Re: terminology

From: Cimode <cimode_at_hotmail.com>
Date: 18 Jun 2006 11:55:56 -0700

Speaking of terminilogy...and preciseness...

Marshall wrote:
> There's a lot of terminological discussion floating around right now,
> and some of it is really bad.
>
> Most basically, a relation is a subset of a product of sets.
What the hell is a product of sets? sets of what? product is exclusively an arithmetic operation. Which one are refering to?

> In the c.d.t. context, we mean a little more than that, because
> of keys and possibly constraints, and because each of the sets
> has an associated name, but that's the basic idea. A particular
> relation is a value.
No. A particular occurence of relvar in time is a value. A relation is not a relvar. A relvar is an elementary component of a relation.

> A variable is a construct that has an associated value, and also
A variable is defined and can live totally independently from the values it holds...Defining a value holder according to a value is incorrect.

> has some associated destructive update operation, usually
> assignment.
What the hell is associated *destructive update operation*? A sci fi movie?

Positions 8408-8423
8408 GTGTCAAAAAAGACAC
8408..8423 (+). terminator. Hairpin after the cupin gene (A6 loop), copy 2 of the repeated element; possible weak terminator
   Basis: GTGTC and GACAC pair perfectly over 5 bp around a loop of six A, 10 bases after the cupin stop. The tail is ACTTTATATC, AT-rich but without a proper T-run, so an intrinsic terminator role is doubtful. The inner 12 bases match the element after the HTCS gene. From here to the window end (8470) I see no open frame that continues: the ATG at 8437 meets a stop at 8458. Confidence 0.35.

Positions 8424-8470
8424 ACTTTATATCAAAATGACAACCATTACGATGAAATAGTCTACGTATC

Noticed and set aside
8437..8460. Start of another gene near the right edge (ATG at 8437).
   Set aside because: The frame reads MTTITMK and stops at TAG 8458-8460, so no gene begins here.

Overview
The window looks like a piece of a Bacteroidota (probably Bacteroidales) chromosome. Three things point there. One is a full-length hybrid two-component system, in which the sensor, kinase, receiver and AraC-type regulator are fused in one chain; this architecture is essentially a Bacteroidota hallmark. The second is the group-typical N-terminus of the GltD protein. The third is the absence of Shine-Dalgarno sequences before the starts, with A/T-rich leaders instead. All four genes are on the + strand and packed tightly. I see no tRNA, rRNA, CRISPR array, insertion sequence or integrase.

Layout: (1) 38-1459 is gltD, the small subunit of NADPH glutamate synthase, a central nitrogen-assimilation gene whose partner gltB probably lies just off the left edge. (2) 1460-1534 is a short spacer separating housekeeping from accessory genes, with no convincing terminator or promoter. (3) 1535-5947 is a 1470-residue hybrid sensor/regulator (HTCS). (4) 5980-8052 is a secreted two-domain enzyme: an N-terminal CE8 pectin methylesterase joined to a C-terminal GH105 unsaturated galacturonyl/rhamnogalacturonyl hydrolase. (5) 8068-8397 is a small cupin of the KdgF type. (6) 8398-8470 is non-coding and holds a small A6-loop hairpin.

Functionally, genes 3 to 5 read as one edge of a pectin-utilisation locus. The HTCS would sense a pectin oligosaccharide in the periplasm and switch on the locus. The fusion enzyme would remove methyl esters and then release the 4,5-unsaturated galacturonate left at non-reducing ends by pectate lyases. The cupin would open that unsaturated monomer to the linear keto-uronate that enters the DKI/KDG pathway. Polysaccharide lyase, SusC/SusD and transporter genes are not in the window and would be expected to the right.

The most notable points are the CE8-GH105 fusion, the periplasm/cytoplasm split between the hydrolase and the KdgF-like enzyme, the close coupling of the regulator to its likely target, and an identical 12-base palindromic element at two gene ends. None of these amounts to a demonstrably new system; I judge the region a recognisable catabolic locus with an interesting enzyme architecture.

In statically typed languages, a variable has an
> associated type, and updates to the variable must conform
> to that type, possibly taking subtyping in to account.
So basically you state a variable has type, a value has type, a relation has type?
The three are different. How do you define update? Subtypes are a totally different subjects....You mix up everything!

> "Relvar" is simply an abbrevation for "relation variable." No
> more and no less--just shorthand. It is a variable, and the
> static type of the variable is a relation type.
I totally disagree with such definition because your premise is false you assume
relation = relvar = relvalue

>
> Note that there is no distinction between "relation" and "relation
> value" the same way there is no distinction between "integer"
> and "integer value."
No. a relation is a particular of function a *relation value* is a value drawn from a domain (RM) or ensemble of values. I will use your analogy of integers to prove you wrong. *integer* refers to the complete set of values drawn from the ensemble of integers meaning ALL of them. An integer value is one specific occuring value...Which basically makes say that

ALL integers = one integer...

>There are values and there are variables.
What a level of incoherence

You just stated above that there is no difference between a variable and a value...Now you state the difference between...Make up you mind!!!

> Values have a type, and in most systems variables have
> a type, such that the variable and its associated value are
> guaranteed to have compatible types, either because the
> types are equal or because the value's type is a subtype of
> the variable's type.
You make so many confusions about RM, I seriously believe you get back to reading about RM.

> Marshall
Received on Sun Jun 18 2006 - 20:55:56 CEST

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